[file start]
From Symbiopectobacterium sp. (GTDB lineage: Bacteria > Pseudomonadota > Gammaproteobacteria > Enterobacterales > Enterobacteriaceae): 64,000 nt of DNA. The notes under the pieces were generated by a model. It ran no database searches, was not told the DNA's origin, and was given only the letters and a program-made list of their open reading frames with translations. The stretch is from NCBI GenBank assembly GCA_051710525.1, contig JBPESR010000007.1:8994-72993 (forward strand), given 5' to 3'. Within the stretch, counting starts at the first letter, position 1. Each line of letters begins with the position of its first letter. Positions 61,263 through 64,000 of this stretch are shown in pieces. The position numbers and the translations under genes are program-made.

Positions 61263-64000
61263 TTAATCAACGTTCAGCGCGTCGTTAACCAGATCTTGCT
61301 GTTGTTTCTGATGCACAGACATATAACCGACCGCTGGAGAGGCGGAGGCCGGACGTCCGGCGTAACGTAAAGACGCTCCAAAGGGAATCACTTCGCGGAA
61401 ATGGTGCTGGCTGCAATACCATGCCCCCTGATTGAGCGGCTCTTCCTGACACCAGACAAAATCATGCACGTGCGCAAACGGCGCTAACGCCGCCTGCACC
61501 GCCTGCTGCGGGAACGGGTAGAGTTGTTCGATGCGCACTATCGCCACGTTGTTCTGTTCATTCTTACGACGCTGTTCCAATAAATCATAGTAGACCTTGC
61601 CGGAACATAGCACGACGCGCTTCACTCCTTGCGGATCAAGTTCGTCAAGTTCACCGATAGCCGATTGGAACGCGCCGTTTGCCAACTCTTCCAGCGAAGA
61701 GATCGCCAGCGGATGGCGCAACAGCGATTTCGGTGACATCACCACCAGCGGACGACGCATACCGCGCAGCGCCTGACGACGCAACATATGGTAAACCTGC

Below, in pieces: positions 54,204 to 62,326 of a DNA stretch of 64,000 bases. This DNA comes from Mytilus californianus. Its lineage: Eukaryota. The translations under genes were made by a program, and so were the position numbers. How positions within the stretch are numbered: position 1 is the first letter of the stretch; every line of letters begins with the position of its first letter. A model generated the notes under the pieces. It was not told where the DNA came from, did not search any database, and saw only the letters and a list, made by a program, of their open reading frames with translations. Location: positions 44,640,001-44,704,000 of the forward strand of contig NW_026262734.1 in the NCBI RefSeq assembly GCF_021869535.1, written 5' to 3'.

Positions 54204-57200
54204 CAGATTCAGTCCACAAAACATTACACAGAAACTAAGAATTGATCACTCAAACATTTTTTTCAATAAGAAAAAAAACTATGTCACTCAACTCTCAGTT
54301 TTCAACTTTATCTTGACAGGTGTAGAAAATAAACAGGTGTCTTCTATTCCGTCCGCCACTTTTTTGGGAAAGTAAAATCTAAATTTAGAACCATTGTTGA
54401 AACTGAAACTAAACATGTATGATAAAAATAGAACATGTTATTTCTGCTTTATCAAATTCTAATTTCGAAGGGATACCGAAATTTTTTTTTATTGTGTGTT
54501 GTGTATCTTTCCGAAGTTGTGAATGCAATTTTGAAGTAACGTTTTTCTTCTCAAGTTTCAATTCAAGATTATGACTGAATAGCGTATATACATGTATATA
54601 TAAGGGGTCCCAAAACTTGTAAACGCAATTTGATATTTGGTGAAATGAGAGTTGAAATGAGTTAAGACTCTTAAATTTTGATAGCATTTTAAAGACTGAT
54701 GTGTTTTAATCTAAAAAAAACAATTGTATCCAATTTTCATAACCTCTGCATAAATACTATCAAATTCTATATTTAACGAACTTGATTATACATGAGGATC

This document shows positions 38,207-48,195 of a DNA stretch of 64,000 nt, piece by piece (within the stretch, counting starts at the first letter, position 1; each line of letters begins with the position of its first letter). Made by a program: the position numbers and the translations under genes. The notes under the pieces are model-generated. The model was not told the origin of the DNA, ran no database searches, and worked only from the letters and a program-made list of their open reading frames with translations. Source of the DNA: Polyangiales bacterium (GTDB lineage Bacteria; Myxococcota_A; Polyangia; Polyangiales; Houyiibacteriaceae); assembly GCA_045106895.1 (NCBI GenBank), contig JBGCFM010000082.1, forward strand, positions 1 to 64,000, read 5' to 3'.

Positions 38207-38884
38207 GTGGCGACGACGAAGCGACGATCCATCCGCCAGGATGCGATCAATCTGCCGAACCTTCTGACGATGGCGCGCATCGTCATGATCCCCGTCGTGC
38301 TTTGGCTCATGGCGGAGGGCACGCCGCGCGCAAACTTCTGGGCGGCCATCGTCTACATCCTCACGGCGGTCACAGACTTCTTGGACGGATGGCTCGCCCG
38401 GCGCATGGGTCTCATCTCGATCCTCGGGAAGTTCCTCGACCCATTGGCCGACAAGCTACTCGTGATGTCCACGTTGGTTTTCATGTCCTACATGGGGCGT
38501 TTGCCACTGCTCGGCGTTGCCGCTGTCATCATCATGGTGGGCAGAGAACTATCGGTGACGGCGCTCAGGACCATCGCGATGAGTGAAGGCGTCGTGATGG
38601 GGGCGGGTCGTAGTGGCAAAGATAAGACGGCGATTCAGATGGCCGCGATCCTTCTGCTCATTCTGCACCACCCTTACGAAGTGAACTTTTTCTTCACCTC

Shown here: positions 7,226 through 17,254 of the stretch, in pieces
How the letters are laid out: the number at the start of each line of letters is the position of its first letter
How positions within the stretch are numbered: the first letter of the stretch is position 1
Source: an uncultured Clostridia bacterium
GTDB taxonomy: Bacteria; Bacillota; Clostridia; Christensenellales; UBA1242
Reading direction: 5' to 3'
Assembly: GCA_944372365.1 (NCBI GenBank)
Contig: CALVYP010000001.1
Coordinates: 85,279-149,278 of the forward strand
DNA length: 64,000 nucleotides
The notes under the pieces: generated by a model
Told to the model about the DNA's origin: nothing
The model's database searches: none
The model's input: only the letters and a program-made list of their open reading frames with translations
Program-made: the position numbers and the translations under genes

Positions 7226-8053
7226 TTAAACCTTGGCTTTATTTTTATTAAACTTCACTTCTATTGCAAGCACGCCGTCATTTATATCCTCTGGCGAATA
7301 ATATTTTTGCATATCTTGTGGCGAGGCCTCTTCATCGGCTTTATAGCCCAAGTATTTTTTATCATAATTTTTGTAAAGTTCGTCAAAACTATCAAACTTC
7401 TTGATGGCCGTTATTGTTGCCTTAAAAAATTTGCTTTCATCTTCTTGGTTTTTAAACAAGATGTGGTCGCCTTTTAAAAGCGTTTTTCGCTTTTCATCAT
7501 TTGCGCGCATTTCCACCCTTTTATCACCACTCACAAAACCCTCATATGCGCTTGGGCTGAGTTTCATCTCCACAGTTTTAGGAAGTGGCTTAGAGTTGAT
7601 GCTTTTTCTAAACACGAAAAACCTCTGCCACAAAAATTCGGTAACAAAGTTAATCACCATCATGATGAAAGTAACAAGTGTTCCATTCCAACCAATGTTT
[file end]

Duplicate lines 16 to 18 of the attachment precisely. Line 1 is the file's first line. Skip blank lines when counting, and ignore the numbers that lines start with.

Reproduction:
54701 GTGTTTTAATCTAAAAAAAACAATTGTATCCAATTTTCATAACCTCTGCATAAATACTATCAAATTCTATATTTAACGAACTTGATTATACATGAGGATC

This document shows positions 38,207-48,195 of a DNA stretch of 64,000 nt, piece by piece (within the stretch, counting starts at the first letter, position 1; each line of letters begins with the position of its first letter). Made by a program: the position numbers and the translations under genes. The notes under the pieces are model-generated. The model was not told the origin of the DNA, ran no database searches, and worked only from the letters and a program-made list of their open reading frames with translations. Source of the DNA: Polyangiales bacterium (GTDB lineage Bacteria; Myxococcota_A; Polyangia; Polyangiales; Houyiibacteriaceae); assembly GCA_045106895.1 (NCBI GenBank), contig JBGCFM010000082.1, forward strand, positions 1 to 64,000, read 5' to 3'.

Positions 38207-38884